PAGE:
An afternoon of sweet melancholy with Iestyn Davies and Fretwork

Mon Oct 28, 2019 at 11:17 am

By Lawrence A. Johnson

Iestyn Davies performed Sunday afternoon at Mandel Hall.

Friday evening at Mandel Hall, UChicago Presents offered an evening of bleak Mahler songs performed by Christian Gerhaher, suitable for a rainy blustery night.

On Sunday, countertenor Iestyn Davies and Fretwork took the same stage for a matinee concert that—if hardly as bright as the day’s autumn sunshine—centered on music of sweet melancholy.

Though Fretwork was the formal headliner for the UCP event, it’s likely that many in attendance were there for the viol consort’s guest vocalist. Davies enjoyed a high profile in Chicago last spring, portraying—in unrecognizable makeup—the villain Polinesso in Lyric Opera’s controversial staging of Handel’s Ariodante. He also appeared, less controversially, in a Bach concert presented by Haymarket Opera.

Sunday’s program was largely focused on Elizabethan music for voice and viols. While performed with consistent polish and refinement, the menu of slow, introspective music proved a bit unvaried for a full program. Including some of Michael Nyman’s music—recorded by these artists on a recent CD— would have enlivened the proceedings with some contemporary contrast.

That said, Iestyn Davies is the finest countertenor currently before the public and his sensitive vocalism made for an enjoyable afternoon of music.

The opening William Byrd group set the relaxed style for the concert—Davies and Fretwork alternated vocal and instrumental selections, with the singer taking a seat on stage behind his colleagues during his respites. 

The Mandel Hall acoustic proved a wonderful complement to Davies’ voice. In Byrd’s “My Mind to Me a Kingdom Is” and “Ye Sacred Muses” his bright pure tone and rounded, naturally produced singing always fell graciously on the ears.  Texts were provided but Davies’ diction was so clear and easily projected that they weren’t necessary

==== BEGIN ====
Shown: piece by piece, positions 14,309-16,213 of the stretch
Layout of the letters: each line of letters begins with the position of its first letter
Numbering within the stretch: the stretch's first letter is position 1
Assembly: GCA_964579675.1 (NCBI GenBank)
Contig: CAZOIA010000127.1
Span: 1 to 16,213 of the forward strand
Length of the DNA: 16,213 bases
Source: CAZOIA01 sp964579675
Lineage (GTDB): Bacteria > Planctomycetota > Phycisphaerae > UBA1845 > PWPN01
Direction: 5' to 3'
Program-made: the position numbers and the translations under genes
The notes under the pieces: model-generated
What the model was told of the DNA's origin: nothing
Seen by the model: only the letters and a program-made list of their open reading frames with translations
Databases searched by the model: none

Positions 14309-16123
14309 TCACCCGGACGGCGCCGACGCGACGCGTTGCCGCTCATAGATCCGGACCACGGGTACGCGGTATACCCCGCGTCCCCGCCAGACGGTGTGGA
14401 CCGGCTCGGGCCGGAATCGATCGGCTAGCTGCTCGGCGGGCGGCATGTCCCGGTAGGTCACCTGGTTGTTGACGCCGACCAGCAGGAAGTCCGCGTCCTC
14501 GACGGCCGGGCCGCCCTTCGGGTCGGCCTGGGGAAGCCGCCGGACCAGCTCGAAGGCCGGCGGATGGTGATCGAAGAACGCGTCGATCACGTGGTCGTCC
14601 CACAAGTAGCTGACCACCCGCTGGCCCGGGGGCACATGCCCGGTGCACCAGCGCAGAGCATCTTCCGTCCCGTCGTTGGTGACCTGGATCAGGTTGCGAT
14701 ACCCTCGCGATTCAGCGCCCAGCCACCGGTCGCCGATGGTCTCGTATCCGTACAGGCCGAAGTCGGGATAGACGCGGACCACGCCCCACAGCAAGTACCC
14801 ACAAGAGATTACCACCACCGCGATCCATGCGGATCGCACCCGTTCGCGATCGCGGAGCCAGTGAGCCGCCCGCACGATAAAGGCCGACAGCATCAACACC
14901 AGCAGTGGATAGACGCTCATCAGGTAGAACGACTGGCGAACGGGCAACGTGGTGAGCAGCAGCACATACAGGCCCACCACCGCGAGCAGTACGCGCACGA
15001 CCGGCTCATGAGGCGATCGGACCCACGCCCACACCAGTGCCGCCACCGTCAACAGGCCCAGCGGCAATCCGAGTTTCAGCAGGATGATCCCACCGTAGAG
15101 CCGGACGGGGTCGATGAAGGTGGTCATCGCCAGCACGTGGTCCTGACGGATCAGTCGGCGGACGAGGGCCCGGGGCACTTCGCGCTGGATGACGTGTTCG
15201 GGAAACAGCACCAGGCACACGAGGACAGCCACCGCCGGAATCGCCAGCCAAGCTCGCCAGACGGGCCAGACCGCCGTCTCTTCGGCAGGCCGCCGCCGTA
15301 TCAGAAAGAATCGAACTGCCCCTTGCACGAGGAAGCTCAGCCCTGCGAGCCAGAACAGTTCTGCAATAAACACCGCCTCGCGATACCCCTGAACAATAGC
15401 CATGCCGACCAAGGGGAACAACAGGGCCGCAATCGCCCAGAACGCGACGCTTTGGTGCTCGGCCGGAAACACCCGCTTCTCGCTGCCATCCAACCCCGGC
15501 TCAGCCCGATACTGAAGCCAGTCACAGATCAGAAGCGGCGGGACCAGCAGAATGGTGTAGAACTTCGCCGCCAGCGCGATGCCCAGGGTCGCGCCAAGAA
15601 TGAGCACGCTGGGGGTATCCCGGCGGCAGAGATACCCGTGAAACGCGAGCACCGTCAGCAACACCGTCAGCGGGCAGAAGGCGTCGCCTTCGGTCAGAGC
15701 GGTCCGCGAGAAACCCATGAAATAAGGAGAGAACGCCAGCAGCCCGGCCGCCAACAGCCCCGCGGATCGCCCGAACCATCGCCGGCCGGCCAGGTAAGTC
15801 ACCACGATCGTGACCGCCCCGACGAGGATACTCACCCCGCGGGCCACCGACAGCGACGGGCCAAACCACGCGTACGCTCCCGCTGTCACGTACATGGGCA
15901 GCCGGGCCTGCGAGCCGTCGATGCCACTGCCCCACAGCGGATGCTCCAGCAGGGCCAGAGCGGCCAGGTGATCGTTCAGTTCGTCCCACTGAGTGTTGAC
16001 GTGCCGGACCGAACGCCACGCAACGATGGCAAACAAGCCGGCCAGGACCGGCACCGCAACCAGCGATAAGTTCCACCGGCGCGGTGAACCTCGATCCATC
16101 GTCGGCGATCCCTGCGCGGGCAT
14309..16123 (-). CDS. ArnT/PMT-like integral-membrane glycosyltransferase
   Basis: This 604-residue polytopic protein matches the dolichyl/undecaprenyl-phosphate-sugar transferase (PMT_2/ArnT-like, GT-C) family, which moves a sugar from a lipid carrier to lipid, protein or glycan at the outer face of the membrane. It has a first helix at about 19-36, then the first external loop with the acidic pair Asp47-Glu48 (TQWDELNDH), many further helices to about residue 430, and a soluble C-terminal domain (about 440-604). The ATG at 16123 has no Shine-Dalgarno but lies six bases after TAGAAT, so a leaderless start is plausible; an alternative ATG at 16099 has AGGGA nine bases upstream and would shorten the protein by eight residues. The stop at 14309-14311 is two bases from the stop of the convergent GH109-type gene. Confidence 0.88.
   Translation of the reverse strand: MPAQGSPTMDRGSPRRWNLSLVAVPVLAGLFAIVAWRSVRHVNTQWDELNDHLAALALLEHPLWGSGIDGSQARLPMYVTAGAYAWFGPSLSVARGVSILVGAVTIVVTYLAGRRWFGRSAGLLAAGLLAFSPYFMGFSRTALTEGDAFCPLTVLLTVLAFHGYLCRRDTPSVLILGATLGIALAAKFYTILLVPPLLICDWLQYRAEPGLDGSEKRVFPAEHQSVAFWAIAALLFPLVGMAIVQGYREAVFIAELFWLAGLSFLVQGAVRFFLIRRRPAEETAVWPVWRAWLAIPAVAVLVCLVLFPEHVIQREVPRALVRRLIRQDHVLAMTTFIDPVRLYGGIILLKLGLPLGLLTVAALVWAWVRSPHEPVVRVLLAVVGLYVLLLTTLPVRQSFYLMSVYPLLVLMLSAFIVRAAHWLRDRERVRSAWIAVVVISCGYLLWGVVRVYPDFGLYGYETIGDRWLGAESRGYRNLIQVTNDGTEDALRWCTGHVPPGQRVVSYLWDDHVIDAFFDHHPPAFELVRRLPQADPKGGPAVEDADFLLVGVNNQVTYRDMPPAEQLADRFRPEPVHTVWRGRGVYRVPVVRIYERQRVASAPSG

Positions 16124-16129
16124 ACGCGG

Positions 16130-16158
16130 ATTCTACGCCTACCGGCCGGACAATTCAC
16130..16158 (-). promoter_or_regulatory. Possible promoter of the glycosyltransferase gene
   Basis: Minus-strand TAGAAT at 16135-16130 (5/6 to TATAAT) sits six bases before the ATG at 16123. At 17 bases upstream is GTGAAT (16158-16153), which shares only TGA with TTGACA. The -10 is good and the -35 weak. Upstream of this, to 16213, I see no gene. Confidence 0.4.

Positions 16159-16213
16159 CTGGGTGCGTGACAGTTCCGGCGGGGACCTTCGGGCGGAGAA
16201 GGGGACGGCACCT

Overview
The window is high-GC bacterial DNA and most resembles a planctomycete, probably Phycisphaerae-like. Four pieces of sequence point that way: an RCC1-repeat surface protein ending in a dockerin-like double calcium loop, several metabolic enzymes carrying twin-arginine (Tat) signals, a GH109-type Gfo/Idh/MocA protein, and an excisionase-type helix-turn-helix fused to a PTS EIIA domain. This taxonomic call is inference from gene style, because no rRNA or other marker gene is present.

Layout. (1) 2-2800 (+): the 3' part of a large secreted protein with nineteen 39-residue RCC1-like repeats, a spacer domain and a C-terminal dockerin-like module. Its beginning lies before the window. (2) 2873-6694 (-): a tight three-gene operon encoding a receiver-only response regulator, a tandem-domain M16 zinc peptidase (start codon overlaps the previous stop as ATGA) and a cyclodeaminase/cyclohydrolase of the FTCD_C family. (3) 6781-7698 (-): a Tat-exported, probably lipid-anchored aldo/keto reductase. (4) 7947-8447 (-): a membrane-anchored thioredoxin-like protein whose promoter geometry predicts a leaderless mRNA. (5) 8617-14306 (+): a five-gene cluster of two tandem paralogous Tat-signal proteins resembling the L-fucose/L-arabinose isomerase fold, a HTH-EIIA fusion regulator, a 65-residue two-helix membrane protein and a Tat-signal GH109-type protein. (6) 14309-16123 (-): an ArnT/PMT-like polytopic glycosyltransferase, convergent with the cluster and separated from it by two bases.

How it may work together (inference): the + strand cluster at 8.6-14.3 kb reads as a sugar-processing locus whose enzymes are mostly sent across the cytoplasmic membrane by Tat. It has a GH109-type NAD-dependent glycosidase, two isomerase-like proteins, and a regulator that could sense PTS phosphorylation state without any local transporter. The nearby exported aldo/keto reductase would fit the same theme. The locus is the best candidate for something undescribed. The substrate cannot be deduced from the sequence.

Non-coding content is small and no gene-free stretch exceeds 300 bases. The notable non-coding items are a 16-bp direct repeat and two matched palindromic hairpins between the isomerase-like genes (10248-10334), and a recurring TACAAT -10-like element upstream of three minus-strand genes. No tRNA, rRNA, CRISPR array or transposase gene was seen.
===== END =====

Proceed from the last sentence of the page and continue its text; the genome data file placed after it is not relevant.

Two songs of Ralph Vaughan Williams—the only post-18th-century music on the program—were especially lovely. Davies nicely conveyed the gentle pastoral essence of “The Sky Above the Roof” and in “Silent Moon,” his singing was as radiantly beautiful as the Rossetti poetry mines in the lyrics.

Johann Christoph Bach’s “Ach, dass ich Wassers gnug hatten” and a set of Carlo Gesualdo’s madrigals showed Davies bringing the same bell-like tone and interpretive sensitivity to more offbeat selections. In Purcell’s  “O Solitude” Davies voice blended seamlessly with the backing viols, the singer handing the florid passages with unruffled ease. 

The closing Handel set provided a taste of Davies in operatic material, leading off with a supple “Gia l’ebro mio cigliio” from Orlando. In “Piangero la sorte mia” from Giulio Cesare, Davies floated Cleopatra’s desolate aria with suffused sadness, the angry middle section providing the concert’s sole burst of coloratura sparks.


Artistic director Richard Boothby is the sole remaining original member of Fretwork, founded in 1985. The viol quintet proved notably simpatico partners with Davies throughout the afternoon, apart from a jarring loss of intonation from one player in Handel’s Passacaille (from Op. 5, no. 4). The consort brought mellow, darkly burnished and finely blended playing to instrumental selections by Byrd, Gibbons, Lawes, Purcell and Jenkins.

Repeated applause brought Davies back out for an encore of Purcell’s “An evening hymn”— pliant and elegant in the main section and throwing off the extended line of the concluding  “Hallelujah” in bravura fashion.

The program was dedicated to David Bevington, international Shakespeare scholar and longtime UC professor, who passed away in August.

UChicago Presents continues with vision string quartet performing music of Bacewicz, Haydn and Schumann 7:30 p.m. November 8 at Mandel Hall.

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